University takes away credit card option, leaving students high and dry

Students looking to pay off their tuition fees this semester using a credit card were out of luck.  As the result of a new policy adopted by Capilano University over the summer, credit cards are no longer accepted as a form of payment on domestic tuition fees.

Capilano, alongside other post-secondary institutions like Kwantlen Polytechnic University, has ceased to accept credit for the Fall 2010 semester. According to the university’s director of finance, Mike Proud, this change will continue to take effect in all future semesters. The change only affects domestic tuition and course-related registration fees.

Proud states that this is “definitely not discrimination towards domestic students [over international students] – it is merely cost saving on the public side versus the costs that are paid for on the cost recovery side.”

Most students found out about the change in payment options through a mass email the university sent out on July 14, including Scott Young, one of many Capilano students to be affected by this change in policy. Once he found out about the ban on credit cards halfway through the summer, he had to work to ensure that he had enough money in his bank account.
“It made more of an impact on my summer way of life,” says Young, “I think when it comes to breaking the bad news like this, all you can do is tell students as early as possible and give them lots of time to prepare for it.”

According to the university’s website, credit card fees are a significant expense to Capilano  University, and by reducing theses costs, “more resources will be available to fund the continued delivery of quality student education and services.” Tuition made up 31 per cent of university revenues in the past year, with 23 per cent being from domestic tuition fees, and 8 per cent from international tuition fees.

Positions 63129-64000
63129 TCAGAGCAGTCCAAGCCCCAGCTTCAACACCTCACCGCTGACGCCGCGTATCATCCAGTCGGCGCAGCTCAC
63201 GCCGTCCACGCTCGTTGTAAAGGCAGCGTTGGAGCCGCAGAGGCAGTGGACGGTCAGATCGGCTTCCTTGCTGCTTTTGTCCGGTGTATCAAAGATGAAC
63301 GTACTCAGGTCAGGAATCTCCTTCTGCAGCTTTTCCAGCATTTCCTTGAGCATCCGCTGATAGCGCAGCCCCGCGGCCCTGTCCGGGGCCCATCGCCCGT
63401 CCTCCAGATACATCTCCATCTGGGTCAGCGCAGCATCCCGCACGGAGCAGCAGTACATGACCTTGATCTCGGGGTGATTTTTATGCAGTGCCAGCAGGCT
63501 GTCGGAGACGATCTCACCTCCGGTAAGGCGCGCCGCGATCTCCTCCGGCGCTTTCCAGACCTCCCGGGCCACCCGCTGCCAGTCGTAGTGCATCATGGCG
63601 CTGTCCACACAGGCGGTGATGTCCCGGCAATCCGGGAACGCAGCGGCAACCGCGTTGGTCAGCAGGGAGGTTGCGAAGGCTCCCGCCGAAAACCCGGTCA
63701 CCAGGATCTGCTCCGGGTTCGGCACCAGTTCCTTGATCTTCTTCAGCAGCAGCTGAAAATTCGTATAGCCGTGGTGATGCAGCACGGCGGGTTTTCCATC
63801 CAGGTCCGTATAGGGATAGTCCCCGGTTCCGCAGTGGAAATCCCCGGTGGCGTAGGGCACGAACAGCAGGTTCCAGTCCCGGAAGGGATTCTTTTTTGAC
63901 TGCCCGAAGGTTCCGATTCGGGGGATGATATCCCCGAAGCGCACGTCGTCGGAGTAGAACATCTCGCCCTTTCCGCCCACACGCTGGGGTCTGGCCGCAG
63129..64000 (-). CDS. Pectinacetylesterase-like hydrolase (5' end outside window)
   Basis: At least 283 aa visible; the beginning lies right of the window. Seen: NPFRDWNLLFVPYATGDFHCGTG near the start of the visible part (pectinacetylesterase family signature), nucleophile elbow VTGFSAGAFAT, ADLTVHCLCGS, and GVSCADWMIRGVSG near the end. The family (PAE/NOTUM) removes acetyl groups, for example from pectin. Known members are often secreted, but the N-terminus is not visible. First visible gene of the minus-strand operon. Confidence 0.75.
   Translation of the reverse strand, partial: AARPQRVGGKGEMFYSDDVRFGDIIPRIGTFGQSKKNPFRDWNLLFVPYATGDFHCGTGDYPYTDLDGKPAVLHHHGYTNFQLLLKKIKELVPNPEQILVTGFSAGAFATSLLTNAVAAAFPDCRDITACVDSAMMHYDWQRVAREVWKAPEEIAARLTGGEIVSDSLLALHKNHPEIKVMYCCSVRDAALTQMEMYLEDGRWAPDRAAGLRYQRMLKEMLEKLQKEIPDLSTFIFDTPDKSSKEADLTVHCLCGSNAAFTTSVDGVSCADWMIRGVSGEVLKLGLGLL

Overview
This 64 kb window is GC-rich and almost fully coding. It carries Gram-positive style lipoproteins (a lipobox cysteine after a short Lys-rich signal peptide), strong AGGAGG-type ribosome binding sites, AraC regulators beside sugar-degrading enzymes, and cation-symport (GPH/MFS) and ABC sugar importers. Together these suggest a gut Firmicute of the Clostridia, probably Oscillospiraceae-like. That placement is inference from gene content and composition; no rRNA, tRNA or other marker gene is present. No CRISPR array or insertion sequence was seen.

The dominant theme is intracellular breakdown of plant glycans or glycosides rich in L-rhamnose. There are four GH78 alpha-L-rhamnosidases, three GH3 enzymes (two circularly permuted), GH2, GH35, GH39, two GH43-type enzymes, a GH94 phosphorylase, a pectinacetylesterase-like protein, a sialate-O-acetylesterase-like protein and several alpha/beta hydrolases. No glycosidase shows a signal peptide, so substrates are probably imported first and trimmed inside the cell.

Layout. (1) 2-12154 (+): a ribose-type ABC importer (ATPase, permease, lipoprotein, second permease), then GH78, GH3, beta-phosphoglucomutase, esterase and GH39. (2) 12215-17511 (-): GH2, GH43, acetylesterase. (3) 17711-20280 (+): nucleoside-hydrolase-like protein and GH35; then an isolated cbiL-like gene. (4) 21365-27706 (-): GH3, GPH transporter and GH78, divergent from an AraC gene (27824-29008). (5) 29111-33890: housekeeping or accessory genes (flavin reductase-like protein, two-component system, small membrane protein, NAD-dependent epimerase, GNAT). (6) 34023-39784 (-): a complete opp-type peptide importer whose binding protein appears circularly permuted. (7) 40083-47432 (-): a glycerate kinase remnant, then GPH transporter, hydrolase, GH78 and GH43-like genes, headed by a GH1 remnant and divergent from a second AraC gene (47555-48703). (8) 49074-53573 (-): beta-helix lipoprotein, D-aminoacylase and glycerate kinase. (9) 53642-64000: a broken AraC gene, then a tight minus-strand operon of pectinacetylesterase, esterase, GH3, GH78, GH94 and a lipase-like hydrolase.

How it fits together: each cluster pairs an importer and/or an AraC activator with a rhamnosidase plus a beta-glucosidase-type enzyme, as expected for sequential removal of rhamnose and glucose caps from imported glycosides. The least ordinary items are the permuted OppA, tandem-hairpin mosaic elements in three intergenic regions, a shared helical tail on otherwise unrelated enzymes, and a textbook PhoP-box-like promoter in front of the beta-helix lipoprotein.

Current payment options include online banking, Travelex bank to bank transfer, wire transfers, and payment via the cashier's office.  Unfortunately, students whose student loans do not cover the cost of their entire tuition are limited to using credit card cheques or obtaining a cash advance, although Proud acknowledges that this is “certainly unpalatable.”

“I feel strongly against [the ban],” says Young. “Credit cards have long been an acceptable method of payment in our society; it is how students like me can afford things that cost more than my entire savings.” He says that having to have $2000 available for tuition is difficult, which is why many students use a credit card and divide the large sum into periodical payments that are “slightly easier to assume.”
Kwantlen is going through a similar process at their institution. The Kwantlen Student Association (KSA) has been taking a stance opposing the credit card ban. Bradley Head, the KSA’s Director of Academic Affairs, says that they have been explaining the situation to their students and meeting with their University to discuss it. In addition, the KSA is currently looking into filing a lawsuit against Kwantlen Polytechnic University since they believe that the university is infringing upon both the Canadian Charter of Rights and Freedoms and the BC Human Rights Code by discriminating against domestic students based on their “place of origin”.

The CSU currently retains no official position on the issue of the credit card ban.

“We haven’t had a consensus on the board about our position on the credit card [issue], says Gurpreet Kambo, Chairperson for the Capilano Students’ Union (CSU). “We are trying to work with the university, and opposing [the issue] isn’t necessarily the best way to work with administration.”  

According to Kambo, “a lot of the advocacy occurs behind the scenes.” The CSU has student representatives from the Board of Governors and the Senate who sit on its Executive, as well as a University Relations committee. These bodies work with the University to represent students.
Although students may not find the banning of credit cards ideal, the University says that it would rather see its students’ funds invested in the University’s services rather than wasted on credit card companies. 

//Mercedes Sargent

Enjoy it? Share this on Facebook


© 2011 The Capilano Courier. phone: 604.984.4949 fax: 604.984.1787 email: